Market regulator may tell firms to change how they handle price-sensitive information
The market regulator is weighing tighter oversight to check leakage of privileged company information in the wake of unpublished financial results finding their way into WhatsApp groups, two people aware of the development said.
The Securities and Exchange Board of India (Sebi) is considering asking companies to frame a policy on how to handle unpublished price-sensitive information, or UPSI, and convey the policy to employees; monitor big share price changes before important events like earnings releases; conduct background checks on employees dealing with such information; identify people involved in major deals and ensure information given to junior or external teams is on a need-to-know basis; and create separate work spaces with secured access for those preparing and discussing issues that are price-sensitive.
“These measures have been suggested by some members who are part of a panel on “fair market conduct". The panel has four subcommittees and is expected to submit a report next month to the regulator, said the first of the two people cited earlier. Sebi formed the committee, led by former law secretary T.K. Viswanathan on, 1 August 2017 to review its rules on insider trading and unfair trading practices.
Sebi did not respond to an email seeking comment sent on Friday.
Yet, the regulator is still considering the possibility that the leaks could be a systemic issue, not a company-specific one.
“Close to 24 companies are under probe and in the four companies where the regulator has passed orders, the facts and circumstances are same that the leaked information mirrored the results. So, there is an assessment that it could be a systemic issue," said the first person. This does not mean these companies will be let off the hook, he added.
So far, Sebi has passed orders against Axis Bank Ltd, HDFC Bank Ltd, Tata Motors Ltd and Bata India Ltd, asking them to conduct an internal inquiry and strengthen systems.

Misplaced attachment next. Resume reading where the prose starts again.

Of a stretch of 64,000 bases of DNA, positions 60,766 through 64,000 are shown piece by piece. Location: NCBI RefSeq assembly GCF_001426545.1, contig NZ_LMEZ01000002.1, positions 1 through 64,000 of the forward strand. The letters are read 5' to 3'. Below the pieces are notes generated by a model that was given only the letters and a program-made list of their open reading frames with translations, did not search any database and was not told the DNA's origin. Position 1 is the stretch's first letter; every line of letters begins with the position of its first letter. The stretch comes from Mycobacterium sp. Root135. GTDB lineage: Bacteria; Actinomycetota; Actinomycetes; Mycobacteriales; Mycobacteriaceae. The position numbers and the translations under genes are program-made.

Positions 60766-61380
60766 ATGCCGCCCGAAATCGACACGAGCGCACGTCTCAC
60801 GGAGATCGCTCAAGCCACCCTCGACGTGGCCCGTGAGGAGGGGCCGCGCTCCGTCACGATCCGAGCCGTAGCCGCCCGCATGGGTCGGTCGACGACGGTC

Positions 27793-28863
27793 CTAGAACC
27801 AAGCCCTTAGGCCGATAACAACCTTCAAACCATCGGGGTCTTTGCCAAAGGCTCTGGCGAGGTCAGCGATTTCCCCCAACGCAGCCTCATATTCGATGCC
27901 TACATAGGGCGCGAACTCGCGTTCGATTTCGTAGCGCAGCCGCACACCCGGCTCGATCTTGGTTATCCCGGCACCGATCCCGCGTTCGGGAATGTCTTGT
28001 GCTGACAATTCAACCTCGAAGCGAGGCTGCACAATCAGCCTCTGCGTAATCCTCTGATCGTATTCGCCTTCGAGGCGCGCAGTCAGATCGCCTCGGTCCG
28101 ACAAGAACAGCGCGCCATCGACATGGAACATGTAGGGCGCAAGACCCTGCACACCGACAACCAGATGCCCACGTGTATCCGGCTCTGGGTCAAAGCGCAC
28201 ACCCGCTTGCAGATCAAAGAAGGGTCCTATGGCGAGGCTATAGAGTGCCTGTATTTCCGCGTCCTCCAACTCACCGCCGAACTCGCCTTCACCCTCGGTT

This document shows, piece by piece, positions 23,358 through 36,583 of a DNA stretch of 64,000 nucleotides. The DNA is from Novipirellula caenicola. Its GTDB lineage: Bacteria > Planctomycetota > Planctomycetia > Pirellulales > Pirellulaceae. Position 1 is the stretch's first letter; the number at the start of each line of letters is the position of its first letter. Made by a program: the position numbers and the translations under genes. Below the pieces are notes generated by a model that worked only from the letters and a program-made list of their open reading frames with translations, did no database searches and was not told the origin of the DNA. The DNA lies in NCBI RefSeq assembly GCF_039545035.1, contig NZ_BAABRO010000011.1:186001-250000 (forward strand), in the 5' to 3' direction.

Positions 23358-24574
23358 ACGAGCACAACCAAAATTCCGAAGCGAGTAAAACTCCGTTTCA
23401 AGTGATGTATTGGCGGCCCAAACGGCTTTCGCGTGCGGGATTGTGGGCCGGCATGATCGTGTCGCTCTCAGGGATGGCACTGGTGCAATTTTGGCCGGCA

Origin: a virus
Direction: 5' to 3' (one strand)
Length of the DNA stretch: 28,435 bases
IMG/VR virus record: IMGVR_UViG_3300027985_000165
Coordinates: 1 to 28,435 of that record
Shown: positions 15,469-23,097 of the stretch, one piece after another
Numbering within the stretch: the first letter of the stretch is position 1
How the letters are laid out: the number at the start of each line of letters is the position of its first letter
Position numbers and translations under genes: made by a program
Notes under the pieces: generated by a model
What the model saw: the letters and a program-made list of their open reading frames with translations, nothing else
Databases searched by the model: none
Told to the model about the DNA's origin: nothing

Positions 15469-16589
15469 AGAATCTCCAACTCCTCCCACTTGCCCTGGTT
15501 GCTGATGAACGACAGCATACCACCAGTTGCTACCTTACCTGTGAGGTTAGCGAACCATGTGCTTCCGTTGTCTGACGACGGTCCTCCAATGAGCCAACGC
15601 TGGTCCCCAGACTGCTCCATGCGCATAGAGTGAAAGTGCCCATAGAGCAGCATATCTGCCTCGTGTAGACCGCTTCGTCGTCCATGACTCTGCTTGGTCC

After the order, the four companies announced they would comply with the regulator’s directive.
The regulator and the Viswanathan panel are also considering changes to the so-called model code of conduct, said the second of the two people cited earlier. The code was drafted by Sebi in May 2015, adopting a principles-based approach, moving away from the previous tick-box approach. All the companies then drafted new policies based on the code, including Axis Bank, HDFC Bank and Tata Motors. The code includes the principles a company must follow to prevent insider trading and leakage of price-sensitive information.
“This (rule changes) also assumes importance as most of the companies under (WhatsApp) probe have so far not identified the source of the leak," he said.
In the case of Bata India, the firm has informed Sebi that it has confirmations from auditors and employees that they did not discuss the financial results with any third party.
In a report on 9 March, KPMG India said companies need to control the number of employees with access to privileged information, while junior employees privy to such confidential data should also be kept under the scanner.
According to Mukul Shrivastava, partner, fraud investigation and dispute services, EY India, companies need to identify, relook at or reinvent their internal policies to mitigate leakage of price-sensitive information.
“Some of the questions they need to ask themselves include—who all have access to sensitive information? Where does it exist in a digital form? Are the systems secure? Have the employees been sensitized/trained on UPSI being handled by them? Have they understood the sensitivity? On the policy front, they need to tighten norms on prohibition of insider trading in case of violation, restrict the access of sensitive information to select employees," said Shrivastava.